• I am currently in the middle of our third miscarriage. This one has hit me the hardest and the devastation I have been feeling at times is unbearable. Your words could not have come at a better time ❤️

  • I’m never a commenter on blogs I read, but I just needed to, to say thank you so very much for your bravery and honesty to write this post. As someone who’s recently gone through this for the first time, this would have been a really helpful resource. I pray that God continues to work in your healing and brings your family closer in this time.

  • Such a beautiful and helpful post. I will definitely share it. Another book I loved was After Miscarriage by Karen Edmisten.

  • Gosh, this sounds so similar to my first miscarriage. The delivery – and I call it delivery because that is what is was – was so traumatic for my husband and I. I passed out too and hit my head on the bathroom counter. Our sweet girl had arms and legs. Why do doctors downplay this? No one prepare us for this experience. We had our sweet girl cremated. We weren’t sure what else to do. We actually had a D&C scheduled but didn’t make it. I am so sorry you had to experience this. I know this period of time can be very isolating and lonely but know in time you start to see more light. Your heart is forever changed though and has a special place just for that little babe.

    • Nicole – I agree. It is heavily downplayed which does us no favors as we before, during, or after the experience. With every suffering though, we are given an opportunity for greater empathy for others going through it. I am thankful for women like you who have made me feel less alone in all of this! Thankful for her life and what it taught me!

  • Jacqueline

    Thank you. For all of those words and all of that love. Loss is indescribable yet here I found words I could relate to. So thank you. Blessings to you and your beautiful family.

  • We grieve hard because we love hard. I too am dreading what should have been my November 30 due date. The healing process is so much easier when you know you’re not alone. Your words are a timely balm. Thank you for sharing.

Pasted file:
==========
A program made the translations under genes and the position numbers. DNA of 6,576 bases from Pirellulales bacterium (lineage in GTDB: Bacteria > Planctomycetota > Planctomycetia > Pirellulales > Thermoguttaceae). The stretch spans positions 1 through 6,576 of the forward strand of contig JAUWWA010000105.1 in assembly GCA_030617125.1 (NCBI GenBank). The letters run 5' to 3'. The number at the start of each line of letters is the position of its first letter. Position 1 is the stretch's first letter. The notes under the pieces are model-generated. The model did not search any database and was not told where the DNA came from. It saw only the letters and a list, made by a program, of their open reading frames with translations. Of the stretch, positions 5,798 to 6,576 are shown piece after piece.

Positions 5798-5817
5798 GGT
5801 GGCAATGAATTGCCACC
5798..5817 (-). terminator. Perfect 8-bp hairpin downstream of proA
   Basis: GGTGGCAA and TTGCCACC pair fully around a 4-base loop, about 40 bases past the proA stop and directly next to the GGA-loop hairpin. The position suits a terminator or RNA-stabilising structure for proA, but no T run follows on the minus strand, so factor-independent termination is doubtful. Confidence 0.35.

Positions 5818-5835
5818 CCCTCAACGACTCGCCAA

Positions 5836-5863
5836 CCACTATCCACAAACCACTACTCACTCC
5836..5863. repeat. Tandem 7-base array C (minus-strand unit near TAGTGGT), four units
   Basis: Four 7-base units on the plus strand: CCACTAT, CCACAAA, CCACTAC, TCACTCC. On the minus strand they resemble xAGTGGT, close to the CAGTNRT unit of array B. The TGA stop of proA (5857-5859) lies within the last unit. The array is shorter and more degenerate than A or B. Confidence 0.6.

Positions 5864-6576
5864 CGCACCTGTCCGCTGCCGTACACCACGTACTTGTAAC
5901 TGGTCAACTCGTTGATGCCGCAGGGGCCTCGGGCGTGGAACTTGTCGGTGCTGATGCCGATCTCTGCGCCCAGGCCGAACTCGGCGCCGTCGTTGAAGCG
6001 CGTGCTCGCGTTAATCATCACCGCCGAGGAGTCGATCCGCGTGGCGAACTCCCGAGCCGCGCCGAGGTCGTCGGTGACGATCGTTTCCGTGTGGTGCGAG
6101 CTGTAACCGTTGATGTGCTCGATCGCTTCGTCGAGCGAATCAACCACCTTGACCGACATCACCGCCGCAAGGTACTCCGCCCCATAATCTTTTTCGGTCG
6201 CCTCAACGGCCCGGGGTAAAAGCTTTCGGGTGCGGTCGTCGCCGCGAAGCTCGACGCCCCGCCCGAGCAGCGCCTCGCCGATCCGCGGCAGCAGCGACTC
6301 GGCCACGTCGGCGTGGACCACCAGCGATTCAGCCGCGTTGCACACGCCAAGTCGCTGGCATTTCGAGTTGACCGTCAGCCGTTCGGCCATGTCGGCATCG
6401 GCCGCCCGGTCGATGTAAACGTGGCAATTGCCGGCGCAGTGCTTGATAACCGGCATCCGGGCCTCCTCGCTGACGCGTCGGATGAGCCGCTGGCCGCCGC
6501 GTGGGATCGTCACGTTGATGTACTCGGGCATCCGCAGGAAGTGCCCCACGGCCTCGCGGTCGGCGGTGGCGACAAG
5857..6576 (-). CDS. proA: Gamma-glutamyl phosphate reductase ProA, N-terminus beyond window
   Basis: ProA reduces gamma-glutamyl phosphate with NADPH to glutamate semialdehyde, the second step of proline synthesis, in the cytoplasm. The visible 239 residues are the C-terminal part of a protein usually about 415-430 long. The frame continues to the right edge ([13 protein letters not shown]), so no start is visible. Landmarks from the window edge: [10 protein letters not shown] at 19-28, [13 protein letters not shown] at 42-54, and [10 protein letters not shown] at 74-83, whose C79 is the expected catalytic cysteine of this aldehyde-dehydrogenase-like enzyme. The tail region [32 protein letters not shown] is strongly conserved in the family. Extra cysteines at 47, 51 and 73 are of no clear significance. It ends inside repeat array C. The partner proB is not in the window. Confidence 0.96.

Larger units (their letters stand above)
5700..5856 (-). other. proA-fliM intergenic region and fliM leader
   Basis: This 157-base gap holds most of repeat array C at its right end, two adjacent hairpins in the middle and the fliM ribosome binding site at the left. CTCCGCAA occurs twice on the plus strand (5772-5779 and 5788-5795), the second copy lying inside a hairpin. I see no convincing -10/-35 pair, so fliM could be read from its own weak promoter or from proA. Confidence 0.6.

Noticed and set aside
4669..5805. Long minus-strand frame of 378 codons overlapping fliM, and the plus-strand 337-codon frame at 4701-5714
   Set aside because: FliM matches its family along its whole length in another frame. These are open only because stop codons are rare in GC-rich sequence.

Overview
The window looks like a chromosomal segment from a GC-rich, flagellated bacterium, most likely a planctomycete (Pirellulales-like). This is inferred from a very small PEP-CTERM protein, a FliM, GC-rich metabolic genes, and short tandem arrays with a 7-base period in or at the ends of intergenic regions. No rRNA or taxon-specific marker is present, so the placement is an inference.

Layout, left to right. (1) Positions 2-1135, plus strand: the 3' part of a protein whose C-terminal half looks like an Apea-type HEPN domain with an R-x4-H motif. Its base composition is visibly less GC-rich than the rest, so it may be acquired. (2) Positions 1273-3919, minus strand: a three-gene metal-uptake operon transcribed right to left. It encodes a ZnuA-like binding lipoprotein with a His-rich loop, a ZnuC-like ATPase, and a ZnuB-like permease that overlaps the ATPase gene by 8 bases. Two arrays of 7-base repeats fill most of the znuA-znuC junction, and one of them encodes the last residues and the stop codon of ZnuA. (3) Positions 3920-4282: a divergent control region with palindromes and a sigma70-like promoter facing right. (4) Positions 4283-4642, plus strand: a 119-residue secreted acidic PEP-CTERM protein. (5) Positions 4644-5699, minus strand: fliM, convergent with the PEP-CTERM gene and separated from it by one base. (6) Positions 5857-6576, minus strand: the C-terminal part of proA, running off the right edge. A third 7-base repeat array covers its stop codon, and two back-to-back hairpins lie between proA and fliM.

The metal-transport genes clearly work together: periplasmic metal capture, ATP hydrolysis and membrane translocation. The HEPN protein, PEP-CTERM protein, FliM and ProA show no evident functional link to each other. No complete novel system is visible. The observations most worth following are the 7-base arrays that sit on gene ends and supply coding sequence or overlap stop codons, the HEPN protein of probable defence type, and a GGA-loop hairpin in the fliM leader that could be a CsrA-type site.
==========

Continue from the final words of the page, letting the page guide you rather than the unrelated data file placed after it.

• I am here in Alabama, crying for your loss. The part where you said you can’t wait to hold Cecilia in heaven, and that this aspect inspires you to live a better life, broke me down.

    I don’t understand why things happen, but I do have faith in God, and I’m so glad you have a relationship with Him to help you through your grieving. (And the everything else in life, too.)

  • Thank you so much for sharing your story. The entire time I was reading I kept thinking me too, me too..
    My due date would’ve been Nov 19th. I found out at 14 weeks our baby left us for heaven. Then a week ago to my shock I found out I miscarried again at 4/5 weeks. Which almost no one knows about. There are so many feelings about what’s happened and I’m still processing and grieving but knowing that I’m not alone make it’s a bit more bearable, a little less lonely. And I feel more willing to share my own experiences when the time is right. So thank you for being brave and open and vulnerable..

    • Lindsay, a loss of a baby can leave us feeling beat up physically, emotionally, and mentally! I am so sorry for your loss and please know I am keeping you and every woman who commented here close to my heart in prayer! x

  • Oh Anna. I am so heart-broken to hear of your loss. Tomorrow is the anniversary of the baby we lost to miscarriage 5 years ago, and my heart still grieves for that child, even though the grief has changed over time. It’s part of love, I think, and a truth I will live with forever. You brought me back to those early days of grief with your words, and this was a gift to remember how deeply our babies were loved, from the very beginning. Peace & prayers to you, especially with all the dates on the horizon to come.

  • Good morning,

    I just want to say firstly, I am so sorry for your loss.